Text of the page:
I looked for a good picture of Brian online. Not to be found. I’ll remember his written word and his voice anyway.

September 26, 2008

Quick Update, Cool Map

Filed under: A Song In Stone, Commentary, Travel, Writing — admin @ 22:17

We’ve been busy trying to revise the web site. There’ll be a newer look shortly, and more information on current and future projects. In the meanwhile we’re just a few weeks away from A Song In Stone. Here’s the new cover:

It will not be out for Albacon, but there will be a pre-launch party there – details to follow.

Check out this map:

I’m in Soda Nation. How about you?

We actually used to be Tonic Nation. I remember that from when I was a kid – as I tell my daughter, the earth was cooling then, and dinosaurs roamed the open plain.

Newsletter will be out before Albacon, probably on the site itself with a link there from here.

September 21, 2008

Cranking Out An Answer

Filed under: Commentary — admin @ 23:33

Well, my buddy Chris has broken through again. Here’s something I’d never heard of: the Curta mechanical calculator, first invented in 1938 and perfected after its inventor was freed from Buchenwald. There’s a cool page about these things, and even a VRML simulator that shows it in action.

We live in the age of electronic calculators that more or less render these things irrelevant, short of an EMP, but I suspect we’d be doing things other than playing with mechanical calculators if we got hit with one of those.

Still, very cool. Steampunkers take notice.

September 17, 2008

Star Trek Meets Monty Python

Filed under: Commentary — admin @ 16:49


I always knew there was some commonality there.

BangPop Good.

Filed under: Commentary — admin @ 13:48

So my brief jaunt to Maine for BangPop! went very well. It was more enthusiastic than slick – after seven years of conventions, I’ve seen everything from college-based cons to Worldcons, and it was none of those, but it was a nice job by Gibran Graham and the BangPop! committee.

With The Master of Ceremonies (note he’s holding some of my books!)

There were a lot of comic-book vendors, artists and fans on hand, but I felt more at home than I might have done. First, my work (and that of fellow writers Mark Sehestedt, Joe Hill, Kristen Britain, Alex Irvine and Mark LaFlamme) generated lots of interest.

The programming was very light, and the participants seemed to be mostly unaccustomed to doing things that have become part of my life – particularly panels. With characteristic lack of inhibition, I jumped in and appointed myself moderator of the one panel we did (about writing genre fiction). Everyone got to talk, and everyone had interesting things to say. I think it went very well.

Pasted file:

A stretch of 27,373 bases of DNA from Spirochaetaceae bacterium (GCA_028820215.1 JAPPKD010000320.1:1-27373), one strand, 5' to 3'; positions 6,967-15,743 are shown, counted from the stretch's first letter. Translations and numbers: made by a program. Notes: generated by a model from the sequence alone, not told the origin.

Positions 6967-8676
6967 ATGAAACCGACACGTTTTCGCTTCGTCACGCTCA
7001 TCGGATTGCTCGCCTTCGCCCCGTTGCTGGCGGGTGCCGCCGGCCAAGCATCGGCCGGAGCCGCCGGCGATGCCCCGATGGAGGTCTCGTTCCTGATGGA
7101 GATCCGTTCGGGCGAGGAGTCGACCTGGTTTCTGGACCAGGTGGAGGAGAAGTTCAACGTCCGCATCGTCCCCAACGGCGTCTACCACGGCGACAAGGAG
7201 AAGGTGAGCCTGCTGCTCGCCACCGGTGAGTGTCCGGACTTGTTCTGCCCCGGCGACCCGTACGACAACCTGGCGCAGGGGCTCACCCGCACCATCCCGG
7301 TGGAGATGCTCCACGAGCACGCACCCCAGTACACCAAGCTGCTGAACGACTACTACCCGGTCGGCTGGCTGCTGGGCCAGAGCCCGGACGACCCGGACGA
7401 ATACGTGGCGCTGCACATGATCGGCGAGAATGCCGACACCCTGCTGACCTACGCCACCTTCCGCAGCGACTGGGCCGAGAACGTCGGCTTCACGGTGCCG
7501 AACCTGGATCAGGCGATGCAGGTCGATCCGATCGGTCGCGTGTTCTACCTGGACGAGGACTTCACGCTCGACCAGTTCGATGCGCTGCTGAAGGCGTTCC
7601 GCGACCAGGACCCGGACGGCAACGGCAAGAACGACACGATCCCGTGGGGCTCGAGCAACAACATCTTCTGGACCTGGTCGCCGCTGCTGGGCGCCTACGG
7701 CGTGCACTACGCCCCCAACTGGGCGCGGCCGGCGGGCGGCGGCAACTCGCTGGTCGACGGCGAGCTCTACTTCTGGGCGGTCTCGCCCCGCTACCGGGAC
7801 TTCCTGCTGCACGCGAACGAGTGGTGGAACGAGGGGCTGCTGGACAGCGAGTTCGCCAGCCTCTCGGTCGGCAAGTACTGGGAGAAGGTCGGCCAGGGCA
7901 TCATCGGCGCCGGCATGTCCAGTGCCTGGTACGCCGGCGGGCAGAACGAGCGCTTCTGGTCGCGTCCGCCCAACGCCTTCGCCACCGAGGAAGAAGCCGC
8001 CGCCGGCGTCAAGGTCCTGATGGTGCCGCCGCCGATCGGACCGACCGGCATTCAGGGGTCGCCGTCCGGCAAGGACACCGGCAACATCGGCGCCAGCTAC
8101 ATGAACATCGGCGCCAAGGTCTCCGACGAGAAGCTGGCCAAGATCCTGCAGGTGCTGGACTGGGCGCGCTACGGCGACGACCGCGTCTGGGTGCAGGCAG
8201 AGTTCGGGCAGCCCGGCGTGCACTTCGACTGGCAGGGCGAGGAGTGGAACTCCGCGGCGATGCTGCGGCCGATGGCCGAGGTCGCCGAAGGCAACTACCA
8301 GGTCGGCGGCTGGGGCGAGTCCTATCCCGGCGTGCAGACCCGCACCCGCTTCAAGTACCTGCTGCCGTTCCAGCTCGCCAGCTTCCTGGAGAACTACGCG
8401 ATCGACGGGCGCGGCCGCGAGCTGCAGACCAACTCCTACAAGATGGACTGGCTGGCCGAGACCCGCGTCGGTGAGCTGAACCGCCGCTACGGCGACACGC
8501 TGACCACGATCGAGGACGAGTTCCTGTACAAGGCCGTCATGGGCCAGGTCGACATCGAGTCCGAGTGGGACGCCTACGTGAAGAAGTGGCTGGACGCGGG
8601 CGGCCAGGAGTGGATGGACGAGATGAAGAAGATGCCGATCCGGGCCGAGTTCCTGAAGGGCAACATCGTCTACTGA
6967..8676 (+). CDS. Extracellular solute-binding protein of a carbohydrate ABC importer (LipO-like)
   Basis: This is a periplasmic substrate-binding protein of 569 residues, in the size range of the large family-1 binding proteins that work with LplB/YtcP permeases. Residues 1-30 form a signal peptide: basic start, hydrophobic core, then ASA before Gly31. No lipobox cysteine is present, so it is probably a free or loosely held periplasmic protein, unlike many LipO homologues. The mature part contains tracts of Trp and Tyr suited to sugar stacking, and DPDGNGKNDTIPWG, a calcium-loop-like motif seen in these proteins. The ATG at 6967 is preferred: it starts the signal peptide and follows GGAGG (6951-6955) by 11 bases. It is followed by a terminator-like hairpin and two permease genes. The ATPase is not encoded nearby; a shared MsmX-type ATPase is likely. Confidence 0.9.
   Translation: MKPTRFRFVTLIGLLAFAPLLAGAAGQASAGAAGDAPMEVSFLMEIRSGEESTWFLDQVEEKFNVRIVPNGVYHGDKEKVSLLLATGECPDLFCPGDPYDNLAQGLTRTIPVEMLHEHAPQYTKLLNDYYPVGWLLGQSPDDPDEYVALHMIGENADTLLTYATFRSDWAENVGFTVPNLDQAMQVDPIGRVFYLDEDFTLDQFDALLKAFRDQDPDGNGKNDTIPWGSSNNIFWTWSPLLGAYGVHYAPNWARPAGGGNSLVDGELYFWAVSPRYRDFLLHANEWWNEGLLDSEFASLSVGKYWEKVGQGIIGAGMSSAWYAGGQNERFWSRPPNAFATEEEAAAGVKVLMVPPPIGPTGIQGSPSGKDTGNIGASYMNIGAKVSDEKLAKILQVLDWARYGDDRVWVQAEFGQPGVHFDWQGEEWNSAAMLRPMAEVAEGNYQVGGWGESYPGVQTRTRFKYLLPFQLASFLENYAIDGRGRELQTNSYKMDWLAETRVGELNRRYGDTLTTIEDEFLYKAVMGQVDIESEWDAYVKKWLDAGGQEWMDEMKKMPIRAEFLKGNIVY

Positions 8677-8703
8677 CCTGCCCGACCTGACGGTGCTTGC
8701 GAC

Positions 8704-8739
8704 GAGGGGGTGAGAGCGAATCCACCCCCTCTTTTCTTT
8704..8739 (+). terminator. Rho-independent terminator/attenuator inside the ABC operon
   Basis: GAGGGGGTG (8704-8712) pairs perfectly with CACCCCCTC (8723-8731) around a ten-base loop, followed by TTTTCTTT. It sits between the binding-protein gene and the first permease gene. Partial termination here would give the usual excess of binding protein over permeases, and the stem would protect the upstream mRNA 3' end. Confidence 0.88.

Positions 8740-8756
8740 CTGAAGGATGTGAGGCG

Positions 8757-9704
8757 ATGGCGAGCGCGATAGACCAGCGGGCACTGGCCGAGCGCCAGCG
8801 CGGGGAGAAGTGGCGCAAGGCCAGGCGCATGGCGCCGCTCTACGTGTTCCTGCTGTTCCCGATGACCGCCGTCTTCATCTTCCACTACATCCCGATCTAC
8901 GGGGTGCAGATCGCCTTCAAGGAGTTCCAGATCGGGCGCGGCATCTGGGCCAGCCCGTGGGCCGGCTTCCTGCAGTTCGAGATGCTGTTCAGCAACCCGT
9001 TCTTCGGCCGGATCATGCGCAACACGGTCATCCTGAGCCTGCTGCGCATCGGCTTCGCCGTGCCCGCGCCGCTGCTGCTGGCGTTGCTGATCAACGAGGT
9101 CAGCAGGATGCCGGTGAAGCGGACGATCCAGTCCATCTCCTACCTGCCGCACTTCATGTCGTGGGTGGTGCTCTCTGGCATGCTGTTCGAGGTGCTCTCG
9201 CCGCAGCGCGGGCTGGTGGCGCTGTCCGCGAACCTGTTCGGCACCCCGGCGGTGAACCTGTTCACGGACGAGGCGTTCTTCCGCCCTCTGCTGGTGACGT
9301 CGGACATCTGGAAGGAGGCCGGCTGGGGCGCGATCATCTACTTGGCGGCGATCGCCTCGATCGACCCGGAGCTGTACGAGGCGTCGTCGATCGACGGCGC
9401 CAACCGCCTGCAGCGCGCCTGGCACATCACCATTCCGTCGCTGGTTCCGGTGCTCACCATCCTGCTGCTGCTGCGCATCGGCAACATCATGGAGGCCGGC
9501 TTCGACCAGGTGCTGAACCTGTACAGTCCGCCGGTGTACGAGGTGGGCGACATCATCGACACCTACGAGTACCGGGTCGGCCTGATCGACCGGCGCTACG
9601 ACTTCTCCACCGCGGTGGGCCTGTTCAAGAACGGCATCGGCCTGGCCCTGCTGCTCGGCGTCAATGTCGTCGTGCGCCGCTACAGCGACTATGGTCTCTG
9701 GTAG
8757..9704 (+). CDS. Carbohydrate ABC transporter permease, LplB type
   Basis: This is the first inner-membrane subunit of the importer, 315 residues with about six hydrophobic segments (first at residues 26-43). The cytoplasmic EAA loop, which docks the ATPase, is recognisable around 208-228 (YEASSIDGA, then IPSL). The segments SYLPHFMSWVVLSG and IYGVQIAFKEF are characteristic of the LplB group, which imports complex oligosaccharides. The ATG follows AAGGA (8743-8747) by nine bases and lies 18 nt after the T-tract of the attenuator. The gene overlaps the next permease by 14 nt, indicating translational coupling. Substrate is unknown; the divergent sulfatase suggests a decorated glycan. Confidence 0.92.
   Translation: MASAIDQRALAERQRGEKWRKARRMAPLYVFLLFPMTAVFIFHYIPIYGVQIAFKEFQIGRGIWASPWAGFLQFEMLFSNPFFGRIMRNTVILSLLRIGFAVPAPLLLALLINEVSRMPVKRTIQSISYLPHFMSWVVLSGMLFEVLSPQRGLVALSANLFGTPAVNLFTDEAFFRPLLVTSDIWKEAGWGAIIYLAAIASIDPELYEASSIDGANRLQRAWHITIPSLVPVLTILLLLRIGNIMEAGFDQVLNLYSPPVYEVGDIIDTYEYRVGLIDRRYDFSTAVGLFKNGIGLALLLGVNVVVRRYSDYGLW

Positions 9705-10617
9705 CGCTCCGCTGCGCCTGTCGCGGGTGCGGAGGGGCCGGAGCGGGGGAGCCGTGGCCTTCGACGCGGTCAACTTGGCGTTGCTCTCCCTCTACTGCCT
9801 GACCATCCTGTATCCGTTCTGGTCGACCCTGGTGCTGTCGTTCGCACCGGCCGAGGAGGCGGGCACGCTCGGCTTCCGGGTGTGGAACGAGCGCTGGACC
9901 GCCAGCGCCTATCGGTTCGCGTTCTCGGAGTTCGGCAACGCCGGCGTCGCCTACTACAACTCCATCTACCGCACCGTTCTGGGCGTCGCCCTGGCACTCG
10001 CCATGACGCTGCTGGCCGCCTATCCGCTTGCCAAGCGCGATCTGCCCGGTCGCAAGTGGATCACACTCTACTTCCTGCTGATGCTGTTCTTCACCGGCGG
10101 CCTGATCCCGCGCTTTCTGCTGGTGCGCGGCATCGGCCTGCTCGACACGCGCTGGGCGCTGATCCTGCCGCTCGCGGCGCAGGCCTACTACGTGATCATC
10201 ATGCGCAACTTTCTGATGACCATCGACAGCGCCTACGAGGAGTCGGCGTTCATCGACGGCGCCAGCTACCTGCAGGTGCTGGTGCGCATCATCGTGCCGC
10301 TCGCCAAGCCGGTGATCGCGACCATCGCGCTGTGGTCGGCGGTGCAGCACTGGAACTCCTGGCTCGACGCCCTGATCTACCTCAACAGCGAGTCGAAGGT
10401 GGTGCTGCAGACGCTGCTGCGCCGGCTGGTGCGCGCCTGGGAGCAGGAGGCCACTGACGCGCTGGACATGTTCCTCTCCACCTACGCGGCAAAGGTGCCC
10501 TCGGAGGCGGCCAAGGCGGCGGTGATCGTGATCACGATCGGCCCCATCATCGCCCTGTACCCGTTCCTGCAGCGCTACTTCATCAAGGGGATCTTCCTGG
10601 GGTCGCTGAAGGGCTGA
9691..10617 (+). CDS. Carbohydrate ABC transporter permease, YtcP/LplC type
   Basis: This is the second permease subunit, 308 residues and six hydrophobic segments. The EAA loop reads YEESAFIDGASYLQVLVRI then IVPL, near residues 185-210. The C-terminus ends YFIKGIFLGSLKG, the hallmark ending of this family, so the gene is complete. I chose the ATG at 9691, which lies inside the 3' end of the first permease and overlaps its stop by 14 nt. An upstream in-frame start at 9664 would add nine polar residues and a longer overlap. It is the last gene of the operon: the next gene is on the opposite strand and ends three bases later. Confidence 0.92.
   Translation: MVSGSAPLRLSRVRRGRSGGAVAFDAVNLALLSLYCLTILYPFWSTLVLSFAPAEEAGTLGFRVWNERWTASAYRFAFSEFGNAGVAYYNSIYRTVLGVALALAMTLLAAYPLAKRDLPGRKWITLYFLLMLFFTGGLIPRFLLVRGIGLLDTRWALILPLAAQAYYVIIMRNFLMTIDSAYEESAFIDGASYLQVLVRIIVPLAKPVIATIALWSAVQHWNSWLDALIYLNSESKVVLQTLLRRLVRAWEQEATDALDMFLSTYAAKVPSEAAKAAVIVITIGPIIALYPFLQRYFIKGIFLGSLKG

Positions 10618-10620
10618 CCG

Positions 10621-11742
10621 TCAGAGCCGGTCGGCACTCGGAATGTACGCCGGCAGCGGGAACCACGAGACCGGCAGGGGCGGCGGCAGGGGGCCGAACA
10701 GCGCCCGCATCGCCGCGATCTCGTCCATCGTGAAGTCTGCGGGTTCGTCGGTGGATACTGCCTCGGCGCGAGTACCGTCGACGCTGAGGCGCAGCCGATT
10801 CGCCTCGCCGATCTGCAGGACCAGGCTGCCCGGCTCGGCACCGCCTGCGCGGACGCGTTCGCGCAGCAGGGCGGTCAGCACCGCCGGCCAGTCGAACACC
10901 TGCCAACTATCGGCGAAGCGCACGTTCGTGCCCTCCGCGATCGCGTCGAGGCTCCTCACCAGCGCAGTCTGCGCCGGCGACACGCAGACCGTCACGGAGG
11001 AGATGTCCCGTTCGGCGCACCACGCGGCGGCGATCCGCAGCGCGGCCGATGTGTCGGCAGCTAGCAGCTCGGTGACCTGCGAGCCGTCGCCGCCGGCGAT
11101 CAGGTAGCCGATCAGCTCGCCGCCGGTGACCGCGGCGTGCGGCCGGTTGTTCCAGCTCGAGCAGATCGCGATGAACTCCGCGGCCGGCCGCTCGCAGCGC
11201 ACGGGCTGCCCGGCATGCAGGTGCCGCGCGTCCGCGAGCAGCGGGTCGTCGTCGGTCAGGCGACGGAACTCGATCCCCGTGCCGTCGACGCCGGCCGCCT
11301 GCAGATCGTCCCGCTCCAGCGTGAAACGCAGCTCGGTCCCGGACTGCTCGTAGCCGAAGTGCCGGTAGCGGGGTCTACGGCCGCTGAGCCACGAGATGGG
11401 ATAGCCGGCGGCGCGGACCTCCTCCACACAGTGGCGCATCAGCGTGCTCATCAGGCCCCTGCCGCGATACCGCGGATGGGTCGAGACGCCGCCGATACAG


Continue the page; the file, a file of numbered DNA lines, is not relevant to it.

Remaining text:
I really enjoyed shooting the breeze with Mark LaFlamme, who was on hand along with the guy who was photographed for the cover (and title role) in his new novel Dirt. LaFlamme is a baseball fan – specifically, a Kansas City Royals fan – and that means he knows about pain and suffering. In his day job he’s a crime journalist in Lewiston, Maine, so he knows about weird and depressing ***t as well. But at BangPop! he was just having fun.

Just Havin’ Fun.

I will be glad to come up to BangPop! again if possible, and I hope there’s more programming next year. Good job by the organizers.

Update September 17. One of the things that happens when writers meet is that they swap books. LaFlamme and I gave each other a signed copy of a book – I got his new one Dirt, mentioned above. I starting reading it Monday night and finished it this afternoon. There are some issues with technique and style – which, as I mentioned in the panel we did at BangPop, sometimes get ironed out when you write more and more – but it’s a great story, with compelling aspects and surprises right up to the end. I liked it a lot and recommend it to you. I look forward to my next LaFlamme read.

Star Wars Parodied, and TV Tropes

Filed under: Commentary — admin @ 07:56

Because I don’t already have enough stuff that wastes my time, I was recently introduced to Darths and Droids, which does for Star Wars what DM of the Rings did for Tolkien. It’s just as silly, and at times unbelievably funny, particularly when the PCs use their techie knowledge to manipulate the GM into letting them do all kinds of crazy stuff, and when they (frequently) offer absurd definitions for words they don’t know (reminiscent of this scene in the aforementioned saga). So, check it out.

Which leads me to this site, often referenced by Darths & Droids, which contains a vast amount of information about tropes used in movies, anime, and even video games. For instance, I didn’t know that Toblerone was a trope. I always thought it was a tasty treat.

September 12, 2008

Is This Necessary?

Filed under: Commentary — admin @ 07:22

Now, come on – is this necessary? Especially at Harvard University, Mr. Obama’s alma mater. You can dislike Mrs. Palin (many do); you can doubt her ability, or qualifications, to be Vice-President (as opposed to doubting Mr. Obama’s ability, or qualifications, to be President); you can oppose her stands on social, fiscal, or political issues. But – depicting her as Miss Piggy?

It’s good to see that the high-minded left will stop at nothing to insult the narrow-minded right.

September 11, 2008

September 11

Filed under: Commentary — admin @ 00:20

Seven years have elapsed since the most frightening day in my adult life. I have not forgotten; I have not succumbed to foolish conspiracy theories. I still believe that this was a vicious, unprovoked, evil deed by the enemies of our country and our society, whose punishment will come – at our hands, or at others’.

Ground Zero remains an expensive construction site; the field in Pennsylvania has become a battleground for competing interests, instead of a fit remembrance and a monument to selfless heroism. Only outside the Pentagon is there a proper memorial – 184 benches bearing the names of those that died that day. But we must not forget the people who died that day, as victims of this foul act or as public servants who tried to rescue them.

Those who wish to call themselves true and patriotic Americans will never forget. Enemies of the United States should keep in mind that Americans have a long memory.